Wednesday, March 22, 2017
Monday, March 20, 2017
Son of hook-handed hate preacher Abu Hamza stars in jihadist propaganda video as he fights President Assad in Syria
- Sufiyan Mustafa, 22, has played an active role in fighting alongside rebel groups
- It's believed Mustafa, the son of Abu Hamza, was involved in the siege of Aleppo
- He has now starred in a new propaganda video denouncing ISIS and Assad
- Mustafa is the sixth of eight children fathered by Egyptian-born Hamza, 58
Notorious hook-handed hate preacher Abu Hamza's sixth son has appeared in a new jihadist propaganda video.
Sufiyan Mustafa, 22, is fighting alongside rebel groups against in Syria after fleeing from Britain, it emerged last week.
Now the jihadist has starred in a propaganda video that denounces President Assad and criticises ISIS for giving Muslims a bad name.
Notorious hook-handed hate preacher Abu Hamza's sixth son Sufiyan Mustafa (pictured in a previous video) has appeared in new jihadist propaganda
Sufiyan Mustafa, 22, is fighting alongside rebel groups against in Syria after fleeing from Britain, it emerged last week
In the video, which is not online but has been seen by The Sun, he says: 'There is no solution to the Syrian situation while Assad is in power… if you want to help then shine a light on the atrocities carried out by Bashar Assad, the Russians and ISIS.'
'It is very unfair for the West to judge Muslims by the actions of Al Qaeda, ISIS or Hizbollah. If that is fair then all Muslims have the right to view all Christians as crusaders or Americans as Charles Manson.'
He adds: 'I will continue to stand by the side of the Syrian people and fight for their causes that many loved ones have sacrificed their lives for.'
Mustafa's father, Hamza, rose to notoriety in the UK after becoming imam of the Finsbury Park mosque, in north London, in 1997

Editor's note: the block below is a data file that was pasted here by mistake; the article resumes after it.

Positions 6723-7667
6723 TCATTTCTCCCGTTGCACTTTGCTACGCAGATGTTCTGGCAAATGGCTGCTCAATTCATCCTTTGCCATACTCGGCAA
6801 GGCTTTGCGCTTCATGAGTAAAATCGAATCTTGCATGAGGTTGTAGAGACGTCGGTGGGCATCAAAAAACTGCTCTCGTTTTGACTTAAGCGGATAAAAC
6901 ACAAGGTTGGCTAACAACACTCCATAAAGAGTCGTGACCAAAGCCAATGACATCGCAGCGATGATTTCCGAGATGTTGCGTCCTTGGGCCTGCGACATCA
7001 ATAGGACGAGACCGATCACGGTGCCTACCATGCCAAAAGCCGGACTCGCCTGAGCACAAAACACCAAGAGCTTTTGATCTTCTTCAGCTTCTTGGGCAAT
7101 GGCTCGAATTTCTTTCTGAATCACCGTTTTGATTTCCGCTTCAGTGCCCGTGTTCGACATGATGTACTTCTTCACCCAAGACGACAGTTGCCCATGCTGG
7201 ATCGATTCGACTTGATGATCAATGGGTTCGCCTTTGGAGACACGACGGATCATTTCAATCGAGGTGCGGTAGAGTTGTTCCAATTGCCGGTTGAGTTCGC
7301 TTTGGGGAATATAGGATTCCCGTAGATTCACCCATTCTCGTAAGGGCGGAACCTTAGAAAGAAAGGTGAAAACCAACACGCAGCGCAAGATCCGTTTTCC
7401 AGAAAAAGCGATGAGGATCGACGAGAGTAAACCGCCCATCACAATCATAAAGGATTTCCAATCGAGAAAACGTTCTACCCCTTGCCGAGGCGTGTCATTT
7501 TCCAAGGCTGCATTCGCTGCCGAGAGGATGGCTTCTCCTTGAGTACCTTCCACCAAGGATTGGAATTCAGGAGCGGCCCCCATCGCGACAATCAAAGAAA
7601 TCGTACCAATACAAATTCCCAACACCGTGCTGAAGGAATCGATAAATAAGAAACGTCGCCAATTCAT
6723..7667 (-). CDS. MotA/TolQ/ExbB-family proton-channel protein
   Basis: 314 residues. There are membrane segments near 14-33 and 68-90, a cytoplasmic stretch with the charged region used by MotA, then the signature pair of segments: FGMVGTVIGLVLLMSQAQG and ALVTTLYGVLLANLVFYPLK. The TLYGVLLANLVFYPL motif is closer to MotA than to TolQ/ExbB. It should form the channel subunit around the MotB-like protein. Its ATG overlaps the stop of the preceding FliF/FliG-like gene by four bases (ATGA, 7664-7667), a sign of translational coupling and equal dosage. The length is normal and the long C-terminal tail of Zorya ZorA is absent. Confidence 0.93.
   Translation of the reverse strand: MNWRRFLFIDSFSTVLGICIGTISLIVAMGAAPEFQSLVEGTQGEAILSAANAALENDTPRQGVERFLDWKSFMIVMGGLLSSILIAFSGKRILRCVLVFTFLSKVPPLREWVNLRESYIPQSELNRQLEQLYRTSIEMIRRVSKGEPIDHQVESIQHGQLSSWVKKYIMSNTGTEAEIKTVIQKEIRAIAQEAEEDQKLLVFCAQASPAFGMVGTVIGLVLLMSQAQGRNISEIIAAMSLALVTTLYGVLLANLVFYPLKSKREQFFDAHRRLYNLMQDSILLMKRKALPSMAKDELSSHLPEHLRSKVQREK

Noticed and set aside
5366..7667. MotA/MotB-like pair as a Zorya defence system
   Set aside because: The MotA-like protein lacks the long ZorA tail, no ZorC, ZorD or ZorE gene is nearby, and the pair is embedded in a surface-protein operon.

Since making the 22,000-mile journey to Syria, Mustafa has played an active role in fighting and was involved in the siege of Aleppo, intelligence insiders claim.
It is unclear which rebel group Mustafa is fighting for.
Mustafa is the sixth of eight children fathered by Hamza, 58, an Egyptian-born hate preacher who is now serving a life sentence in a US prison for terror offences.
An intelligence insider told The Sunday People that Mustafa has no criminal record in the UK, but he 'has been part of military operations' in Syria.
The insider added: 'He has managed to stay a ghost since he set foot in Syria but it's thought he has been with rebels in the north.'
Experts believe that more than 800 Brits have flocked to Iraq and Syria to join 27,000 foreigners fighting for IS since violence broke out in 2011.
Mustafa's father, Hamza was jailed for life for terrorism offences during a trial in New York City in 2015, and has been serving his sentence in solitary confinement at a high security prison in Florence, Colorado.
Hamza was extradited to the US after the British government spent a decade trying to kick him out of the country.
He rose to notoriety in the UK after becoming imam of the Finsbury Park mosque, in north London, in 1997.
Hamza was jailed for life for terrorism offences during a trial in New York City in 2015, and has been serving his sentence in solitary confinement at a high security prison in Colorado
One year later, in 1998, he helped organise hostage-taking of 16 mostly British tourists in Yemen. Three Britons and an Australian killed in rescue mission.
In 2000, he set up a terrorist training camp back in the US, in Bly, Oregon, sending volunteers and money to Afghanistan to support al Qaeda and the Taliban.
He then firmly placed himself on the national radar in 2001 after speaking out in support of Osama bin Laden following the September 11 attacks.
His current jail is known as the 'Alcatraz of the Rockies', due to its reputation as being inescapable.
It houses the most dangerous inmates in the US prison system and is believed to the world's most secure prison.
Two of Hamza's sons, as well as a stepson, have also been jailed for various offenses, including a bomb plot and a robbery.
ABU HAMZA - THE EGYPTIAN ENGINEER WHO BECAME A PREACHER OF HATE
Sunday, March 19, 2017
Anjem Choudary disciple 'fled to Syria to join ISIS with his wife and three children using £1,000 in housing benefits'